Section 1045 sought to address these problems by lengthening the cooling-off period for the most senior Defense Department personnel and prohibiting all “lobbying activities,” not just lobbying contacts. Under the Lobbying Disclosure Act, codified at 2 U.S.C. ch. 26 § 1601 et seq, the term “lobbying activities” covers lobbying contacts “and efforts in support of such contacts, including preparation and planning activities, research and other background work that is intended, at the time it is performed, for use in contacts, and coordination with the lobbying activities of others.”

As the Pentagon noted in its request to roll back Section 1045, this definition limits the ability of former officials to lobby “behind-the-scenes.” Although the Pentagon did not provide examples, the department argued in communications with us that this is “unreasonably interfering with the right of veterans and public servants to future employment.”

The evidence says otherwise. First, the Lobbying Disclosure Act provides 24 exceptions to lobbying activities, including but not limited to speeches, articles, publications, interviews, media appearances and meeting requests. As Crowell & Moring noted when Section 1045 was enacted, “newly separated very senior Department of Defense Officials will not need to sit around doing nothing to wait out this restriction—plenty is still permitted.” Second, former officials still seem to go through the revolving door with relative ease. For example, Friday, Jan. 10 was Steven Walker’s last day as the director of the Defense Advanced Research Projects Agency (DARPA). On Monday, Jan. 13, Walker started his new job as vice president and chief technology officer for Lockheed Martin—DARPA’s biggest client.

The Defense Department’s proposed changes to Section 1045 could directly benefit individuals such as Walker, who worked at the intersection of different Defense Department offices, by introducing the concept of “separate agency components.” Under 5 CFR § 2641.302, the director of the Office of Government Ethics “may designate agency ‘components’ that are distinct and separate from the ‘parent’ agency and from each other. Absent such designation, the representational bar of section 207(c) extends to the whole of the agency in which the former senior employee served.” The “separate agency component” designation potentially allows a retired O–8 who worked for the secretary of the Air Force on the F-35A to lobby the secretary of the Navy about the F-35B and F-35C—even though that official would be prevented from lobbying the secretary of the Air Force. This is exactly what Section 1045 sought to prevent by making the cooling-off period Defense Department wide.

In April, we wrote to the Defense Department, along with several of our House colleagues, requesting more information about the proposal and inviting the department to provide additional justification. The Pentagon provided a lengthy response but did not offer any specific examples of problems caused by the current law. The department also declined to provide documents that would have helped us understand the development of their proposal, though they did offer a briefing.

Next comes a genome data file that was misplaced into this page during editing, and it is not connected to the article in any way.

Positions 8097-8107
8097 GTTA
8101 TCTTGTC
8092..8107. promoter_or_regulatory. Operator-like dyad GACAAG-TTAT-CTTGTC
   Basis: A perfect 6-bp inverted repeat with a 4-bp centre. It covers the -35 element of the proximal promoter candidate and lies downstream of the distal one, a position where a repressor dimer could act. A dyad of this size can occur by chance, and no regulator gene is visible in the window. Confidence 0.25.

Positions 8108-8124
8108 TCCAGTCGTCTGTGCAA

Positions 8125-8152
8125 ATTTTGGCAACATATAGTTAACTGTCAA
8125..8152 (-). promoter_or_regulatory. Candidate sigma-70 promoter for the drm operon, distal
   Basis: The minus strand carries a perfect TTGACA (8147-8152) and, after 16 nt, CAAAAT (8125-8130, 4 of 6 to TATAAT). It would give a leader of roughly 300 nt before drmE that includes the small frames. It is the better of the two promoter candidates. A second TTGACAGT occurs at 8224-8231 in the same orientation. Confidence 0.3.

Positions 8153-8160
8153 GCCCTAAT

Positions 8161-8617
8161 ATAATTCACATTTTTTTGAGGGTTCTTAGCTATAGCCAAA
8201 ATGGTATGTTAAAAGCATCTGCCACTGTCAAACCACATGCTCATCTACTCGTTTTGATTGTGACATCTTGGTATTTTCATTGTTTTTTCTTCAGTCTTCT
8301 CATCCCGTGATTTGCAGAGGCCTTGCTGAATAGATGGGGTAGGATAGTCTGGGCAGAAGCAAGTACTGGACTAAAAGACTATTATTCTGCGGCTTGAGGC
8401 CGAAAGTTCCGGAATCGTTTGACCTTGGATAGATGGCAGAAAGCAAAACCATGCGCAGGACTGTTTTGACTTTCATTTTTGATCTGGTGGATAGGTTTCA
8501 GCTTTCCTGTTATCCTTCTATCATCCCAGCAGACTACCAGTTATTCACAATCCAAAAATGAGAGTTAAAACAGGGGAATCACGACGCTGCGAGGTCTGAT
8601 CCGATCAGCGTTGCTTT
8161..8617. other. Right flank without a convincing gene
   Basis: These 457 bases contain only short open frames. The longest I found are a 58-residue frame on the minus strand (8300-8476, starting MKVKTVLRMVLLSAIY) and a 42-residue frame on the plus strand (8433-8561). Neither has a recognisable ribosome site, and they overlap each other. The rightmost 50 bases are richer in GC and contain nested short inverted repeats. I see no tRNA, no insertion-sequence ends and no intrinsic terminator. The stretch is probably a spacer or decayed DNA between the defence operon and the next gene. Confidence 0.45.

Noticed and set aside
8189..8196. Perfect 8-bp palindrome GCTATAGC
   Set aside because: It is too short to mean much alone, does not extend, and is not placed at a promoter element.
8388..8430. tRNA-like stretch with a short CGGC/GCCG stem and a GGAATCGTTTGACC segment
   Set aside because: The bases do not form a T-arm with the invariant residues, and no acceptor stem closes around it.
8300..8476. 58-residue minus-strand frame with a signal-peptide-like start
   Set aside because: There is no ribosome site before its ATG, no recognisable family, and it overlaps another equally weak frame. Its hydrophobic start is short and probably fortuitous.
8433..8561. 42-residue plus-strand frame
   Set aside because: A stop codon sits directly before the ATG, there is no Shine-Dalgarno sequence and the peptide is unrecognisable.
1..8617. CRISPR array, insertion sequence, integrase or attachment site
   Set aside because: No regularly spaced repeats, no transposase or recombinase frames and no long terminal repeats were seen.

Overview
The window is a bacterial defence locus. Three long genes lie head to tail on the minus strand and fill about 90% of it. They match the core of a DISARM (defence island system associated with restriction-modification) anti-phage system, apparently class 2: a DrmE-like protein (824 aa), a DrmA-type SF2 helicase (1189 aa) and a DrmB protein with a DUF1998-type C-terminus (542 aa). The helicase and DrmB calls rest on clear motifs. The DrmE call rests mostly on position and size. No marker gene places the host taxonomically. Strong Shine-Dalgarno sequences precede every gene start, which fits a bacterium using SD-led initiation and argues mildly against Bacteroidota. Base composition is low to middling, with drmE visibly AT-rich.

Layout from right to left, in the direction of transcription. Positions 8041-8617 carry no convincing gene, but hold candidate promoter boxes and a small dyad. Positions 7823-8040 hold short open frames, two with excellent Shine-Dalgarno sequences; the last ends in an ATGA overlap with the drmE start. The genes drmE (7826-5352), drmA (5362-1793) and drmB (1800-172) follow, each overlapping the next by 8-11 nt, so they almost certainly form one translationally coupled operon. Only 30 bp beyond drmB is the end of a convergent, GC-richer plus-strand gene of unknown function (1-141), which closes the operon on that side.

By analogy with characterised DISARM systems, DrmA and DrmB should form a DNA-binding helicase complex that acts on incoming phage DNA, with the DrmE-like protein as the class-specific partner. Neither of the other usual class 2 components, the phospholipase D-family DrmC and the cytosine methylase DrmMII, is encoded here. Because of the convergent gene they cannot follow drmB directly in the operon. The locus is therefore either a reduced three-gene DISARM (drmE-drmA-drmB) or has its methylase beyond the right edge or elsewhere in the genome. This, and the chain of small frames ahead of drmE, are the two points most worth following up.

We recognize the Defense Department’s concern that former Pentagon officials face a confusing patchwork of laws and regulations. But the solution is not a race to the bottom for the weakest possible standard. Congress should not roll back lobbying limits for the defense industry just because the rules in other industries are even more permissive. The standards should be high given the national security and budgetary implications of decisions by the Pentagon.

Rather than grease the revolving door, Congress should take heed and continue to strengthen ethics and lobbying rules at the Department of Defense. For example, the proposed Department of Defense Ethics and Anti-corruption Act of 2019 (H.R. 4277) would, among other provisions, lengthen the cooling-off period and expand it to additional senior Defense Department officials. There are many decision-makers at the O–6 level to whom these rules should reasonably apply.

The Pentagon should also return to the practice of making its NDAA legislative requests public, as was the custom from 2000 until 2018. Under no circumstances should the Pentagon be making secret legislative requests to Congress—as was the case with this proposal until it was leaked to outside watchdogs. We will be introducing an amendment to this year’s NDAA to require publication in the future.

In their letter to us, the Defense Department wrote that “good government requires standards that are clear and easy to apply, and that these standards should be consistent throughout the Executive Branch.” That is true, but good government also requires standards that limit influence peddling by former government officials—a clear shortcoming of the Pentagon’s proposal. As then-candidate Donald Trump said in 2016, we need to “close all the loopholes that former government officials use by labeling themselves consultants and advisors when we all know they are lobbyists.”

Rep. Katie Porter represents California’s 45th Congressional District. She sits on the House Financial Services Committee and House Committee on Oversight and Reform.
Rep. Jackie Speier represents California’s 14th Congressional District and is Chair of the Military Personnel Subcommittee of the House Armed Services Committee.